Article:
Author: Donna Jo Napoli
Date: August 2013
Buy the Book • Goodreads
Her lips are white. Sixteen-year-old Sep stares into the bathroom mirror on the first day of school. It's not some weird lipstick (she never wears lipstick), she didn't bump her lips or chew on ice. Her lips are just white. In a panic, she digs up an old lipstick and smears it on her colorless lips. But soon, more and more white spots begin to bloom, spreading their chalky tendrils across her olive brown skin. Does she have a disease? Is she turning into some kind of freak?
Sep is usually the one who knows all the answers. With a quicksilver mind and a supple body, she's happiest when she's delving into the mysteries of animal biology or giving herself over to sweet, hot moves in Jazz Dance Club. Unlike her best friend, Devon, she's never been in a rush to get a boyfriend. But as the white blotches spread, her dating days, like the endangered species she studies, seem numbered. So when Josh, a boy she's always liked, makes a flirty advance, she wonders: why not grab pleasure while she can?
Frank, funny, and full of passion, this compelling novel tells the empowering story of a strong, gifted teen who, as her life spins out of control, desperately tries to prove to the world, and herself, that she is deeper than skin
Reviewed by: Mary
It’s a bit strange to me, but there’s a specific sub-genre of books about teenagers with diseases or medical conditions learning to cope with their lives being profoundly changed. If I had been an English major, I’m sure I could make a case for how it’s a metaphor for growing up. A fair number of these books are “teenagers with cancer who learn how to live before they die” type books, but sometimes you get one that plumps some of the odder depths of medical science. This can work very well, like the Judy Blume classic Deenie that explores scoliosis or Mango Shaped Space, which features a girl with synesthesia.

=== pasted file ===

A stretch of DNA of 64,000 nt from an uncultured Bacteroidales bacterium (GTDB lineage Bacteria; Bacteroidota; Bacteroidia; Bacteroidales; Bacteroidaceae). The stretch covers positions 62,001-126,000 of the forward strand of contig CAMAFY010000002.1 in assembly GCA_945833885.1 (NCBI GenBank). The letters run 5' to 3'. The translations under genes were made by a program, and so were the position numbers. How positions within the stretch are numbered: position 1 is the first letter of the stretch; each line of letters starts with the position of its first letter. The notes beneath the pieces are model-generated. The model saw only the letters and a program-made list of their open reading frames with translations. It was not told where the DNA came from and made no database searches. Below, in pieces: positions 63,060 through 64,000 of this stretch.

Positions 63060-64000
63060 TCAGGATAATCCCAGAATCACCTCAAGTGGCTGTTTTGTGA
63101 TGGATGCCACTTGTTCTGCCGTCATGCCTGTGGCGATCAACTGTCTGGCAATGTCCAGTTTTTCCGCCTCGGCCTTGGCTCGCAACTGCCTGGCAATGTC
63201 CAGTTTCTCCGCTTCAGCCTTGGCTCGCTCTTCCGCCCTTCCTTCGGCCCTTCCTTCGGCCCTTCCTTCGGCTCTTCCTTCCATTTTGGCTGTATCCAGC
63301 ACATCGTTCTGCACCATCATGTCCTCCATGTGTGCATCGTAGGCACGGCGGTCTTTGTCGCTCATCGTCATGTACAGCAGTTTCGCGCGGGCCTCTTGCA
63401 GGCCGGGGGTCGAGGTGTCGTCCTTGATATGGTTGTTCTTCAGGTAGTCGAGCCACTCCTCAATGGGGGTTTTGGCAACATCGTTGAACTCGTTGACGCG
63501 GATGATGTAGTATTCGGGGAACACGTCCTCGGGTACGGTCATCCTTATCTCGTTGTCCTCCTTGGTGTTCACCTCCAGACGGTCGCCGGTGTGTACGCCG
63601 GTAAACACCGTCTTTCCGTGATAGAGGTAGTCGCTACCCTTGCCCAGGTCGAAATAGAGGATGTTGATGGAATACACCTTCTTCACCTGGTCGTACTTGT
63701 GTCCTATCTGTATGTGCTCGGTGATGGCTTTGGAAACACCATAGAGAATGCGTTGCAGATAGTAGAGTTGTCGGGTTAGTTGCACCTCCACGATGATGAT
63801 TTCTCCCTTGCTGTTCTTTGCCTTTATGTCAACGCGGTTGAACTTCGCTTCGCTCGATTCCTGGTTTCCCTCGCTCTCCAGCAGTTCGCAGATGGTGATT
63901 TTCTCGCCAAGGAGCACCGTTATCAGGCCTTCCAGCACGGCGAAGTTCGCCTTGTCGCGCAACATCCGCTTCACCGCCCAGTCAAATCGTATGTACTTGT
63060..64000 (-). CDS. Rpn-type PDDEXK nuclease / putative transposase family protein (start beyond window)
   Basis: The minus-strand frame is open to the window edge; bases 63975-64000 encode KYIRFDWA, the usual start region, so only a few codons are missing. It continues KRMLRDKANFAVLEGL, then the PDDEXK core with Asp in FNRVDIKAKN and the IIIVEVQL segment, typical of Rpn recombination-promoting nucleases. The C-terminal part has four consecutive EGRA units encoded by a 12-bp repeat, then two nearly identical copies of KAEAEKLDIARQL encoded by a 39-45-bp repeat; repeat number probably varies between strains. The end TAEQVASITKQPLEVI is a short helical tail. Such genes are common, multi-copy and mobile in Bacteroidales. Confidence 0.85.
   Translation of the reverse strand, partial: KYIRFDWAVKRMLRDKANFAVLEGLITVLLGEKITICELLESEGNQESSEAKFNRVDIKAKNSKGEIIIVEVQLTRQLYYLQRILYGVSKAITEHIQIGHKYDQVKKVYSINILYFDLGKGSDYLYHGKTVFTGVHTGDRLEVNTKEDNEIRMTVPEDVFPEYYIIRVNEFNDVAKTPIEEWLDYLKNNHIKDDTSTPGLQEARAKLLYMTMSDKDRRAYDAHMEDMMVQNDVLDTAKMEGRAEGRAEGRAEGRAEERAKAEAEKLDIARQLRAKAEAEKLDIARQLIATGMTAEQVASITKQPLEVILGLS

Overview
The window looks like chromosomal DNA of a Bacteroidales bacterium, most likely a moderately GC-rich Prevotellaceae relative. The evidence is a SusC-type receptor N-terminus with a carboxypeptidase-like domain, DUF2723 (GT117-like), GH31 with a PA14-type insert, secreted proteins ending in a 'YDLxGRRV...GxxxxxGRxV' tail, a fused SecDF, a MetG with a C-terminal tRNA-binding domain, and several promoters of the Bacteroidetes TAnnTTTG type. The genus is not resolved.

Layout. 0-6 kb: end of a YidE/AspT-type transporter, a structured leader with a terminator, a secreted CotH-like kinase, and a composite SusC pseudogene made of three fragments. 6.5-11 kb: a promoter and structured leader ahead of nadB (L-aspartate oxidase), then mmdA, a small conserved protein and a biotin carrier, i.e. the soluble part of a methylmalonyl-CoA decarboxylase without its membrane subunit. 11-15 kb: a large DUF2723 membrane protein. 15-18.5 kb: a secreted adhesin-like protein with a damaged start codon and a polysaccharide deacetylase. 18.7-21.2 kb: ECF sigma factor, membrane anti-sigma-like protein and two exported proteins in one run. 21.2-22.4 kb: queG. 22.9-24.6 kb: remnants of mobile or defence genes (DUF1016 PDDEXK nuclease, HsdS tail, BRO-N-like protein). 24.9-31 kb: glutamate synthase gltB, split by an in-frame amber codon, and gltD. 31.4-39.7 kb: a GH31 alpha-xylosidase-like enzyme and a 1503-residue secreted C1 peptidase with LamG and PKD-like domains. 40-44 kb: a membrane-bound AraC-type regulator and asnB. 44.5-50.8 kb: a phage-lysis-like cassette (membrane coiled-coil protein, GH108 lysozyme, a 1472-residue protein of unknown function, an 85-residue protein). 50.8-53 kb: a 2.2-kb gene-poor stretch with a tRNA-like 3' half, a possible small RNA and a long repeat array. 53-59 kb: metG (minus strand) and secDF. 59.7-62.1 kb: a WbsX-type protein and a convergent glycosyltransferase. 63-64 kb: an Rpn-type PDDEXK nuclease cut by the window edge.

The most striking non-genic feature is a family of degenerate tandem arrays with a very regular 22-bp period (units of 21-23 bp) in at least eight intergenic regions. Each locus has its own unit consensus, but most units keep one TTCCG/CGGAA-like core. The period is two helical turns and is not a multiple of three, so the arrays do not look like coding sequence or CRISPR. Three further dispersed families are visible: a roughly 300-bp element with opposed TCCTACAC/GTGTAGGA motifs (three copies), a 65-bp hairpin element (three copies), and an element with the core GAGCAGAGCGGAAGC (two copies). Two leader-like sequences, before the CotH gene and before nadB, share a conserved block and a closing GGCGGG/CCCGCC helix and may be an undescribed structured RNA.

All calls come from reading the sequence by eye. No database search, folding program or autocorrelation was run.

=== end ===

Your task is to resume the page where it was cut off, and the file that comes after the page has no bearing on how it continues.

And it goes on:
Or it can be a brave but failed attempt like Skin, where the main character Sep (pronounced Zep, short for Guiseppina) wakes up on the first day of her junior year with her lips having gone white sometime in the middle of the night. I don’t think it’s much of a spoiler to say that she has vitiligo, a condition where patches of skin lose their pigment.
I can’t say there are probably any other books out there about vitiligo, so on that front it’s a very original idea. But where Napoli goes with it is not particularly inventive and actually ends up being a little grating. I know teenagers can be overly dramatic and decide the world is ending over some pretty mundane things, but instead of feeling for Sep and her plight you just want to tell her to grow up and get some perspective.
It doesn’t help that the love story is done in a way where she never makes a single choice that really could be considered a good one. Everything is done because she’s decided that once her vitiligo gets bad enough she’ll be a “monster” and so she has to behave in a very specific way. And she does, and at that point I completely agreed with her assessment that she was a terrible person, but not because of her vitiligo but because she was acting like an idiot.
Napoli is normally a very good author, and I’ve njoyed other books of hers (I reviewed Bound for my own blog and I really liked it) but this one fell short of the mark. All I can say is that at least when Napoli is not reaching her full potential, she’s still very readable.